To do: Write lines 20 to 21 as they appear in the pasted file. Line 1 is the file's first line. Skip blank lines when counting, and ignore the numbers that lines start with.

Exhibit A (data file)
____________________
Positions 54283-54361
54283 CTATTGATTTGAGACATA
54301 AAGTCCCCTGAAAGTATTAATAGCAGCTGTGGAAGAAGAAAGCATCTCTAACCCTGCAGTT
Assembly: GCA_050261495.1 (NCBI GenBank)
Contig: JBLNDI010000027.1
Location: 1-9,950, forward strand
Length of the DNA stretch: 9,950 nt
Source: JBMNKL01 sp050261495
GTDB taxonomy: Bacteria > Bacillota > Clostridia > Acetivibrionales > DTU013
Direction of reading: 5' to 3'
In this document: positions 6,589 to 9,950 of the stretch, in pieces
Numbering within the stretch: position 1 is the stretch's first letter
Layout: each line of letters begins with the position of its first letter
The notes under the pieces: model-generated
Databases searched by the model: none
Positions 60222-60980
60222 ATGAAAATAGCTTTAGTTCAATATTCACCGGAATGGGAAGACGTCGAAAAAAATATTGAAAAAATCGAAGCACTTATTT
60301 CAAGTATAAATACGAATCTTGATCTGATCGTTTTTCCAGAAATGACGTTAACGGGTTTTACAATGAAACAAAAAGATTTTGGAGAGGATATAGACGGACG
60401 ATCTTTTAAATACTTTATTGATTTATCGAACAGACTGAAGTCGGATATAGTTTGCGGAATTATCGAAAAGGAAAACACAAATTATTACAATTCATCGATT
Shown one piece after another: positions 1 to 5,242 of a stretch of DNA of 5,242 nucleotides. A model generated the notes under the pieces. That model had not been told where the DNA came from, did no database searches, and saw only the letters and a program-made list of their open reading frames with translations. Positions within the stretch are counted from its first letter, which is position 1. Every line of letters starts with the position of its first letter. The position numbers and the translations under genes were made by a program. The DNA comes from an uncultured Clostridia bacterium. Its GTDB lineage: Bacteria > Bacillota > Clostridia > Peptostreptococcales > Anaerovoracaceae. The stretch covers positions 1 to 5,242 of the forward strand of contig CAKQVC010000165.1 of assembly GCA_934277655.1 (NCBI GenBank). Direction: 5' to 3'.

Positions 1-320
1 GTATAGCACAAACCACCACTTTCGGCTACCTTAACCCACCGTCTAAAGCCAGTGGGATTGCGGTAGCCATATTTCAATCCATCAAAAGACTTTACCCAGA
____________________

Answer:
Shown one piece after another: positions 1 to 5,242 of a stretch of DNA of 5,242 nucleotides. A model generated the notes under the pieces. That model had not been told where the DNA came from, did no database searches, and saw only the letters and a program-made list of their open reading frames with translations. Positions within the stretch are counted from its first letter, which is position 1. Every line of letters starts with the position of its first letter. The position numbers and the translations under genes were made by a program. The DNA comes from an uncultured Clostridia bacterium. Its GTDB lineage: Bacteria > Bacillota > Clostridia > Peptostreptococcales > Anaerovoracaceae. The stretch covers positions 1 to 5,242 of the forward strand of contig CAKQVC010000165.1 of assembly GCA_934277655.1 (NCBI GenBank). Direction: 5' to 3'.

Positions 1-320